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The New You: What to know about increased alcohol use during the pandemic

Too many of us have turned to alcohol to cope with the stress of the pandemic. So what are the concerns and how can you cut back?

CLEVELAND — Editor's note: The video in the top of the story ins from a previously published story.

During the coronavirus pandemic,  some of us have picked up some healthy habits like eating better or exercising more. Despite some taking up good new habits, there’s one habit that doctors have been seeing more of that concerns them: alcohol abuse.

"The data is very clear that Americans at least drink too much overall has a nation," said Dr. David Streem with the Cleveland Clinic's Alcohol and Drug Recovery Center.

If you find yourself reaching for a glass of the good stuff more often, you’re not alone. According to a survey by the American Psychological Association, about 1 in 4 Americans are drinking more to deal with stress during this pandemic. For people with children between the ages of 5 and 7 years old, the rate was more than double.

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"I think a lot of people have been unable to relay on the [typical] coping strategies," Streem said. "Whether it would be work, exercise, or fun activities that we have been unable to access the pandemic and that creates an opening."

So how do you know if you’re drinking a little too much? The national standard for "binge drinking" is four drinks per a one to two-hour period for women and five drinks per a one to two-hour period for a man. 

There is also a term called "heavy drinking," which is defined as eight drinks per week for women and 15 drinks per week for men.

If you’re having trouble counting how many drinks you have consumed, Streem says pay attention to your behavior.

"[Think about] if you are routinely going over those binge drinking or heavy drinking limits," he said. "You’re getting in trouble at work, you’re having medical problems or your mood is just not where it should be every day those are all signs that this is becoming a problem."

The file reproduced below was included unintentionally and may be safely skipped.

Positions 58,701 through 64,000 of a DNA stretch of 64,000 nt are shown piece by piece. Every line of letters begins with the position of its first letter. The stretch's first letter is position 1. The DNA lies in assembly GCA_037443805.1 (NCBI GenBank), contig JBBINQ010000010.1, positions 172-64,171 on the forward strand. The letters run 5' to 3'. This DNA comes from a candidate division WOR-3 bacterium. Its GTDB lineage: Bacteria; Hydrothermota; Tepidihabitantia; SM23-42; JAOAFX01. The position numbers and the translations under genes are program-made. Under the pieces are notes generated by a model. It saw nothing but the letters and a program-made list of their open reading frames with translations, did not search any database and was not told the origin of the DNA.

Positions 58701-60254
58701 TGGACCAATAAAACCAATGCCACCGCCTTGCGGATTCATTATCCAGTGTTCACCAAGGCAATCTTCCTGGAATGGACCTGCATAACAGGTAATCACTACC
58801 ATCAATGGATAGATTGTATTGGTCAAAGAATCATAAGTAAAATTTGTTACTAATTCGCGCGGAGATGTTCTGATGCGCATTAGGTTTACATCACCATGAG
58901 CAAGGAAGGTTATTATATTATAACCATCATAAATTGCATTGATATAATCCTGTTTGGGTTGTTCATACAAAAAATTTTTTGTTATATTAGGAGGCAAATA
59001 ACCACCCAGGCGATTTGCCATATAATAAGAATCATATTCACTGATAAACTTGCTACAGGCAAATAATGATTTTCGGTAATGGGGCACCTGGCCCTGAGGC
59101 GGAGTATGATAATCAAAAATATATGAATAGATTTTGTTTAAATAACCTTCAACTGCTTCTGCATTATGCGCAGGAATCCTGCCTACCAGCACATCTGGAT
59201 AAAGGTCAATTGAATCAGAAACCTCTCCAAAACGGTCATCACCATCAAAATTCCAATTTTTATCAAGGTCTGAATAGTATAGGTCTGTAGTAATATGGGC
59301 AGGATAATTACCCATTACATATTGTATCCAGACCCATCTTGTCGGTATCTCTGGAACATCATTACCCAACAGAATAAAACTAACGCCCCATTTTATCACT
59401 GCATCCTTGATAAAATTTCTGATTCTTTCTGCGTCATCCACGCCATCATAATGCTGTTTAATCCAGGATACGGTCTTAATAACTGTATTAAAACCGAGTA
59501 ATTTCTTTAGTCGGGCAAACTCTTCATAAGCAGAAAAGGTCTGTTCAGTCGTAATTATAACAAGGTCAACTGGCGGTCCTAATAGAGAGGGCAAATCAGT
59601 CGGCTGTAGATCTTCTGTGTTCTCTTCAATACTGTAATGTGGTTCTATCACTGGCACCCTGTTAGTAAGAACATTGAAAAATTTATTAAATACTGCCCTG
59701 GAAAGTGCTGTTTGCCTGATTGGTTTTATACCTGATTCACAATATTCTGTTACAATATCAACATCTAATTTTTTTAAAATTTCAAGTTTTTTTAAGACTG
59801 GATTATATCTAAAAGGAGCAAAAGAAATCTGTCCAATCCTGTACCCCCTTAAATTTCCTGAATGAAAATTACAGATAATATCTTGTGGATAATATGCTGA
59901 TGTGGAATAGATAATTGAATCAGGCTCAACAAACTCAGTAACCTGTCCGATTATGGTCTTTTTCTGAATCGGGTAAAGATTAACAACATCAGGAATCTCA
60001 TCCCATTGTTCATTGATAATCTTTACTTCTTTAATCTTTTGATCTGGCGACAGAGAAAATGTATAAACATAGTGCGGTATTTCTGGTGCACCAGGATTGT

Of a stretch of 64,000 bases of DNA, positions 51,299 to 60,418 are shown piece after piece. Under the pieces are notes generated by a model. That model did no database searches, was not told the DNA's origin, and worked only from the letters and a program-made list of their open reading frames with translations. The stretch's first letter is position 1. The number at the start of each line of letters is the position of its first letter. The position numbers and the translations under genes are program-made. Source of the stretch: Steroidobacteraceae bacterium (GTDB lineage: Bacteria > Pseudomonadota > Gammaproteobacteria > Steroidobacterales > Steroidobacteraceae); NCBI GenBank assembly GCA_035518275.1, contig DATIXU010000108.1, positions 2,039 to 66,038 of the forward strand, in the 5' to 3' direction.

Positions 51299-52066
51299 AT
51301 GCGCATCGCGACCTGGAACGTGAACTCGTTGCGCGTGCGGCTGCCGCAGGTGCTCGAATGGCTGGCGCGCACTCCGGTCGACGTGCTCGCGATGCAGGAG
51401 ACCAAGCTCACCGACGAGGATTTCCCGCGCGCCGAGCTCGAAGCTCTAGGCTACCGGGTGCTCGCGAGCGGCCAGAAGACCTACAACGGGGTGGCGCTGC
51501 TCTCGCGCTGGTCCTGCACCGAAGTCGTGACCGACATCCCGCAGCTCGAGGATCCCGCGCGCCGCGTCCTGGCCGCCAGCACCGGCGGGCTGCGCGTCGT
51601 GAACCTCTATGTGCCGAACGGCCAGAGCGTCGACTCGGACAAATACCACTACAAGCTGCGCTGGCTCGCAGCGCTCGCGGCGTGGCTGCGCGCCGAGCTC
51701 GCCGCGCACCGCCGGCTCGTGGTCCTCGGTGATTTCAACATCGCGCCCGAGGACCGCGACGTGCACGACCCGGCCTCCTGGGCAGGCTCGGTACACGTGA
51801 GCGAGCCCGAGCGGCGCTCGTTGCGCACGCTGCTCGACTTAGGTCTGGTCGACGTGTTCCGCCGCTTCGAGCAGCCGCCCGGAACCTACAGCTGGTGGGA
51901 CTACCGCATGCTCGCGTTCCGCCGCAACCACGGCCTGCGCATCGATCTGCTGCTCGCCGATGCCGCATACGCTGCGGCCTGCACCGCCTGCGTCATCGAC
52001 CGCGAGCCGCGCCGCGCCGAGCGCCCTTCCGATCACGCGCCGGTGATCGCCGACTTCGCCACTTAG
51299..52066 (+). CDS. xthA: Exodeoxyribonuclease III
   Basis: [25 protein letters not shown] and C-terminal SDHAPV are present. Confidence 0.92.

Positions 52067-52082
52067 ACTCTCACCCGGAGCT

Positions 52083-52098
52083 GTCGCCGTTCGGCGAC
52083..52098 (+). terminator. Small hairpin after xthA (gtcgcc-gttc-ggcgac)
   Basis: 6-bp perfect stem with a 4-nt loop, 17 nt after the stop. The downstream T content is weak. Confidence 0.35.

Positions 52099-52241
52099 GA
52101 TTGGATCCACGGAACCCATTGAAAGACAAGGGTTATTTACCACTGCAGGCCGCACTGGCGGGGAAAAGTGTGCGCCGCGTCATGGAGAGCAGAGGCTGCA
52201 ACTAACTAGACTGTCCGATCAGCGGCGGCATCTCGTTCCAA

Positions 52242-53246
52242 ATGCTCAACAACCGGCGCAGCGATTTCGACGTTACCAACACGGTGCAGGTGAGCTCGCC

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If you have a family history with drinking, experts say you should. Pay close attention to your drinking habits. While one drink every now and then won’t hurt anyone, the big concern is the long term effects," he said. "It has a lot of effect on neurochemicals that deal with memory, learning, attention."

Concerningly, Streem says during the pandemic, there’s been a significant reduction in the amount of people asking for help. That’s even after a lot more services were available online like virtual AA meetings.

"Overall, we’re seeing a reduction of demand in services over the space of the last 3 years. We’re trying to do more outreach and make sure that everyone knows that these services area are available," he explained.

RELATED: Kent State study finds that alcohol consumption among college students has increased during the COVID-19 pandemic

If you feel you need to start cutting back, there are even new mobile apps like Reframe, Drinker's Helper, I am Sober and Less-- each devoted to helping you reduce your drinking habits.

Help is always available. 

You can reach out to your primary care doctor for help, find resources through Ohio's Department of Mental Health and Addiction Services or you can call Cleveland Clinic’s Alcohol and Drug Recovery Center at 216.696.4300.








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